Many people have disputed the idea that Justices should base their rulings on cues from foreign countries rather than the American Constitution. Ms. Ginsburg noted that one of them was Roger Taney, in his infamous Dred Scott decision. (Because Taney was wrong about slavery, and he also believed that 2 + 2 = 4, we evidently must conclude that mathematical equation also is incorrect.) She pointed out that defenders of Apartheid in South Africa, where she gave her talk, resisted calls from abroad to end the segregation system. Oh, and Justice Antonin Scalia disagrees with her, too. Those people are all alike.
Ms. Ginsburg's thinly veiled attempt to establish guilt by association is a shopworn technique. It was exploited most famously by Joseph McCarthy to intimidate those who disagreed with him. Joseph Stalin also used guilt by association to send potential resisters of Soviet Communist tyranny to the gulag. Recently an Italian commission concluded that the Soviet Union was behind the attempt to assassinate Pope John Paul II.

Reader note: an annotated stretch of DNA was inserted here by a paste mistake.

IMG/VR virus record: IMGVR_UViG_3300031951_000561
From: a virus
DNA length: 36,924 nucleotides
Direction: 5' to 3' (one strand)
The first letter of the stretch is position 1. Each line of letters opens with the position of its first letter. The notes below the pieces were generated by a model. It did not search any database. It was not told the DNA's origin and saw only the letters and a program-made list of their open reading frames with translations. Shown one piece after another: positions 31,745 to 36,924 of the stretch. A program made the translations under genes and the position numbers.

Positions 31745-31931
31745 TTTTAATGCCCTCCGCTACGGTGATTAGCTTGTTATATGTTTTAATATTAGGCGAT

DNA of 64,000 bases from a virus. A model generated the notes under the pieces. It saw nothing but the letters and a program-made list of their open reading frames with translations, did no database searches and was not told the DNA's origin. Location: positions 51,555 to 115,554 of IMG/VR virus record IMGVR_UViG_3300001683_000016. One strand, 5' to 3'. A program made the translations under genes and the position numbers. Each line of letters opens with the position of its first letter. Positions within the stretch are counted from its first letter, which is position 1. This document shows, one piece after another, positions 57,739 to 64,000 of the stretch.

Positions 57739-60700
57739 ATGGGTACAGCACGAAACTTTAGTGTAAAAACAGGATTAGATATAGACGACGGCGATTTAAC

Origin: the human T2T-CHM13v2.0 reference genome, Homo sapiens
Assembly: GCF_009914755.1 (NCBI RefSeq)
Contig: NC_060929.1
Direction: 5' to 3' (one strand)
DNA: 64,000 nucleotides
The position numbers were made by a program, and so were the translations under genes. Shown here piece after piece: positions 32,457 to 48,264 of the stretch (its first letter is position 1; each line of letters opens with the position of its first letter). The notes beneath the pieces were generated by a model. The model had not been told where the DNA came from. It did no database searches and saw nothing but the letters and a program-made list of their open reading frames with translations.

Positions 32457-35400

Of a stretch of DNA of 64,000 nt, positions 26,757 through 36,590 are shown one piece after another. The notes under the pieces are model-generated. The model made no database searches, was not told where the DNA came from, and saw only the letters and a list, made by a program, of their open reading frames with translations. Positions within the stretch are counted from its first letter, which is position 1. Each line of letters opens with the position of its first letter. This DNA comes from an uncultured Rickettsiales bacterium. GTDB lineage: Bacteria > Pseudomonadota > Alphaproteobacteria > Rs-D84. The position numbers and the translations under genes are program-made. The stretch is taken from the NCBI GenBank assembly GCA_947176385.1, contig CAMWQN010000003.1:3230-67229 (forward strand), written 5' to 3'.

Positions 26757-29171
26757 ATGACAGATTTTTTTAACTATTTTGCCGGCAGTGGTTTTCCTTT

We are not, of course, in any way suggesting that people who share Ms. Ginsburg's approach are McCarthyite Communist mass-murdering anti-Catholic plotters of papicide. We wouldn't stoop to that level.
Ed Whelan has more on Ms. Ginburg's rather creative use of "logic" to characterize anyone who disagrees with her as some sort of lunatic extremist. In an April 2005 speech in which she extols the value of "comparative dialogue - on sharing with and learning from others", Ms. Ginsburg airily dismisses those who disagree with her viewpoints as racist extremists "frozen in time". Whelan comments:
The rhetorical centerpiece of Ginsburg's speech is a crude attack against originalists — those who adhere to the original understanding of the Framers' Constitution and of the various amendments to it. Here's the structure of her illogic: